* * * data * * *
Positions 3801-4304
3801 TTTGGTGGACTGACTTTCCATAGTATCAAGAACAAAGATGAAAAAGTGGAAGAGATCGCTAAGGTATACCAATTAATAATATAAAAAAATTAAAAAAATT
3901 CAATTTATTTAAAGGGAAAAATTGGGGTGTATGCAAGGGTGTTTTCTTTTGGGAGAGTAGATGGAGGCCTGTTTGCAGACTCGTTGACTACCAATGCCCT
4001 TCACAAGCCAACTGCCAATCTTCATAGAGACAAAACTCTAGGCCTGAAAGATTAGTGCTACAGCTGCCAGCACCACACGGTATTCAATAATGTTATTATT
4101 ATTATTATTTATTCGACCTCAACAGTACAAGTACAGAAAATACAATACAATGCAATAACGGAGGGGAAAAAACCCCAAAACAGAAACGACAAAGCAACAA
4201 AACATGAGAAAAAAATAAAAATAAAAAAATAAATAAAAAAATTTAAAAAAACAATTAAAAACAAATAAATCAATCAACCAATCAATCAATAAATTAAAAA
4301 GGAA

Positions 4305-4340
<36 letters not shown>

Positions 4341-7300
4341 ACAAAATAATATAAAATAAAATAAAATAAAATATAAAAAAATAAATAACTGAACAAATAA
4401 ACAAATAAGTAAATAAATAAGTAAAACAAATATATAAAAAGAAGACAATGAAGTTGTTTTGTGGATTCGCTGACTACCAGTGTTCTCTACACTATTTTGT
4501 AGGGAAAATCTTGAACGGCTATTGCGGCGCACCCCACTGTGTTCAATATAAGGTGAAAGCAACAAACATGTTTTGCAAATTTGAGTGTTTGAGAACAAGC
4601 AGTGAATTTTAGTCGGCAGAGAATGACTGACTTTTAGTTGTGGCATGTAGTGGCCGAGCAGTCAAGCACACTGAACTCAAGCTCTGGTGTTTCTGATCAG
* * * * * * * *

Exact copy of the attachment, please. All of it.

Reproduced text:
Positions 3801-4304
3801 TTTGGTGGACTGACTTTCCATAGTATCAAGAACAAAGATGAAAAAGTGGAAGAGATCGCTAAGGTATACCAATTAATAATATAAAAAAATTAAAAAAATT
3901 CAATTTATTTAAAGGGAAAAATTGGGGTGTATGCAAGGGTGTTTTCTTTTGGGAGAGTAGATGGAGGCCTGTTTGCAGACTCGTTGACTACCAATGCCCT
4001 TCACAAGCCAACTGCCAATCTTCATAGAGACAAAACTCTAGGCCTGAAAGATTAGTGCTACAGCTGCCAGCACCACACGGTATTCAATAATGTTATTATT
4101 ATTATTATTTATTCGACCTCAACAGTACAAGTACAGAAAATACAATACAATGCAATAACGGAGGGGAAAAAACCCCAAAACAGAAACGACAAAGCAACAA
4201 AACATGAGAAAAAAATAAAAATAAAAAAATAAATAAAAAAATTTAAAAAAACAATTAAAAACAAATAAATCAATCAACCAATCAATCAATAAATTAAAAA
4301 GGAA

Positions 4305-4340
<36 letters not shown>

Positions 4341-7300
4341 ACAAAATAATATAAAATAAAATAAAATAAAATATAAAAAAATAAATAACTGAACAAATAA
4401 ACAAATAAGTAAATAAATAAGTAAAACAAATATATAAAAAGAAGACAATGAAGTTGTTTTGTGGATTCGCTGACTACCAGTGTTCTCTACACTATTTTGT
4501 AGGGAAAATCTTGAACGGCTATTGCGGCGCACCCCACTGTGTTCAATATAAGGTGAAAGCAACAAACATGTTTTGCAAATTTGAGTGTTTGAGAACAAGC
4601 AGTGAATTTTAGTCGGCAGAGAATGACTGACTTTTAGTTGTGGCATGTAGTGGCCGAGCAGTCAAGCACACTGAACTCAAGCTCTGGTGTTTCTGATCAG